Right before you climb into bed with your partner, or say good night to your roommate, what's the last thing you talk about? If it's something that gets your anxiety or your anger up, you might be better off switching topics.
Photo by Andrew Roberts.
As advice site The Muse points out, certain topics have a tendency to get our blood boiling. Even if you agree with your conversation partner, talking about how stupid that person online was can work against your goal of relaxing before you go to sleep:
I'm not suggesting that you're going to suddenly start falling asleep faster if you make an effort to avoid topics (in any format -- social media postings included!) before you're ready to call it a night, but consider the possibility that ending your note on an unarguably positive note might just help you drift off more peacefully.
There will be time in the following day to confront that family member about whatever's eating you, time for you to read the op-eds on your radar, and a chance to comment on your friend's divisive Facebook statement. For now, reach for gentler reading material or end on an amiable topic of conversation.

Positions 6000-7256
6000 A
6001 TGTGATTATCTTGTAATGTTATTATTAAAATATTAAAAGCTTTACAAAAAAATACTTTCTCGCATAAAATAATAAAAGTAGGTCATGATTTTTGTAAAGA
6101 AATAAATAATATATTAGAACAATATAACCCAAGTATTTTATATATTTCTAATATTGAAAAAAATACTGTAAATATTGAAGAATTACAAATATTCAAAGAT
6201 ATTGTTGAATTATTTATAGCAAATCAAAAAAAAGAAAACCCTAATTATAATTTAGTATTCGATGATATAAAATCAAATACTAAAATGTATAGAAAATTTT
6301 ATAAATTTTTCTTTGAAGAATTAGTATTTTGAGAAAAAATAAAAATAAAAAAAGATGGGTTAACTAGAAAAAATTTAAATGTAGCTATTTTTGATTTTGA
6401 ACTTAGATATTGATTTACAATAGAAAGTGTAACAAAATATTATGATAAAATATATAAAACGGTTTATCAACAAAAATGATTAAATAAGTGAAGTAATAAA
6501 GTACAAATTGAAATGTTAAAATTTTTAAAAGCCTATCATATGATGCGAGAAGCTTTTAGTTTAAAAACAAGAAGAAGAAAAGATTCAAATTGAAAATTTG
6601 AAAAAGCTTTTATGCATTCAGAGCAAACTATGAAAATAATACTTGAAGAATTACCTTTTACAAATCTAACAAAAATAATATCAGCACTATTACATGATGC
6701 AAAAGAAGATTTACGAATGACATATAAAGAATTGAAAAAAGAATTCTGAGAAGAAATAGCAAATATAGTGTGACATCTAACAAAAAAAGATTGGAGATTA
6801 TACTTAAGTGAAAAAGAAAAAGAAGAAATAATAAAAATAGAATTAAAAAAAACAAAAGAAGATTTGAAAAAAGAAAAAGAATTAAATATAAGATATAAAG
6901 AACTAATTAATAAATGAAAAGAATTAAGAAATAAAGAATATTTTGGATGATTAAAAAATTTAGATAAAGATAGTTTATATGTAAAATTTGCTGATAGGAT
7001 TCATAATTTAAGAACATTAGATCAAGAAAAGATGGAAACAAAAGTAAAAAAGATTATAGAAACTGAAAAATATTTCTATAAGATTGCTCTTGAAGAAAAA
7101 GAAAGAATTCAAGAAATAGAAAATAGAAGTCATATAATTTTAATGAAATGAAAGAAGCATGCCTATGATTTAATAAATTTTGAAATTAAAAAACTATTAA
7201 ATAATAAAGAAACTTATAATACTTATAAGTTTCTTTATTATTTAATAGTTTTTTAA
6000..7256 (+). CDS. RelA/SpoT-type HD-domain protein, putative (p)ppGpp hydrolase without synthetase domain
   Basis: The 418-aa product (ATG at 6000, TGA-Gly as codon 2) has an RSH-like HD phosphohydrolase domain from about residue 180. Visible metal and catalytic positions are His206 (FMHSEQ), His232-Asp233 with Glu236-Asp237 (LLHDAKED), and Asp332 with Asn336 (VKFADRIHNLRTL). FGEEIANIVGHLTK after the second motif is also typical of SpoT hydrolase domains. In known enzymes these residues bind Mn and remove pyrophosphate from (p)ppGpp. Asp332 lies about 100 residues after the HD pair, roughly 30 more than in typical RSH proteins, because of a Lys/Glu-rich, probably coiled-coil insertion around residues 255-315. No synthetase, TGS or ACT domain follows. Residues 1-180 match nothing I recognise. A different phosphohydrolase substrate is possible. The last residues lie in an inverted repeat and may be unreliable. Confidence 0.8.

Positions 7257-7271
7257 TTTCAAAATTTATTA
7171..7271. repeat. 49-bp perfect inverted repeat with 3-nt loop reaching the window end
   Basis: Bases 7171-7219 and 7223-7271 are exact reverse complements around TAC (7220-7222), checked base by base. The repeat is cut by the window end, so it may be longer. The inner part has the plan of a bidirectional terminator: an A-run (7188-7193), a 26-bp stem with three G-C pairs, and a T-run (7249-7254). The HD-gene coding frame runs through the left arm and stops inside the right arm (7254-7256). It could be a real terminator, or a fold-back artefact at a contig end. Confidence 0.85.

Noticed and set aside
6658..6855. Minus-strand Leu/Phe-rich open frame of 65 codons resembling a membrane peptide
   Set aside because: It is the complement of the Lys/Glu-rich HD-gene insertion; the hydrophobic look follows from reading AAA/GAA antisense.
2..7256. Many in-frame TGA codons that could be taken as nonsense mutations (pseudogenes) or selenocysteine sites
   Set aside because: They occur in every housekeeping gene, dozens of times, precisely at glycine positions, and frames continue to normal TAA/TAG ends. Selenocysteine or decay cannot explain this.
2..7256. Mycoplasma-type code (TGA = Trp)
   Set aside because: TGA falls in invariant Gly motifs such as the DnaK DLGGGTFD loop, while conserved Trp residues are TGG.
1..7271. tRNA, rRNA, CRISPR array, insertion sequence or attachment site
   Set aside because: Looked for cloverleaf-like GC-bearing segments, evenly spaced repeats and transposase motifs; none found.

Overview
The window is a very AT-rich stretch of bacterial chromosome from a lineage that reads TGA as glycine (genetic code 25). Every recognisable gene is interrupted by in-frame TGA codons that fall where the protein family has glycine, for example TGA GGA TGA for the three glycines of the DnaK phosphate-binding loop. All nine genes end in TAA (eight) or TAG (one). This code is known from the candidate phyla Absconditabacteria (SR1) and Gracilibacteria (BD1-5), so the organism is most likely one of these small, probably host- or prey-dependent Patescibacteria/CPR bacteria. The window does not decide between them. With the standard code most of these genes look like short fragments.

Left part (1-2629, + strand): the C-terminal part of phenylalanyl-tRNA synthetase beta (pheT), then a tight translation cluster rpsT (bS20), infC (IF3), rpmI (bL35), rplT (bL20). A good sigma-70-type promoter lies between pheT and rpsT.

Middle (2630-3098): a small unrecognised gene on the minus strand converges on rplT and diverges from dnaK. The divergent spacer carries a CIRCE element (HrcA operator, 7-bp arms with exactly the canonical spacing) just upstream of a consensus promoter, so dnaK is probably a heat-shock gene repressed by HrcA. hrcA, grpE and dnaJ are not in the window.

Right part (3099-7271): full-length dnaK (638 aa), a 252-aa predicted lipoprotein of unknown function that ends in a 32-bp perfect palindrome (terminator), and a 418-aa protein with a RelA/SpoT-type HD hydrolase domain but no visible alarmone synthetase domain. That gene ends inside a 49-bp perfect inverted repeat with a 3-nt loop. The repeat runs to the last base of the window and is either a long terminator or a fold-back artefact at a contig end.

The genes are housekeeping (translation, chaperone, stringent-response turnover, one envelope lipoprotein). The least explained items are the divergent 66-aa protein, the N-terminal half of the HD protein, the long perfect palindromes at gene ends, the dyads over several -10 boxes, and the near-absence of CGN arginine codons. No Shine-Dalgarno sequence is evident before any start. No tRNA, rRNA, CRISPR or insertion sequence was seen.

Of course, that's not to say that you can't talk about things that are bothering you if those conversations will be a relief. Voicing your emotions is a powerful way to deal with them. If you need some comfort or are generally worried, feel free to speak up. However, if you're just going to dwell on something outside your control that can wait, give yourself time to rest instead.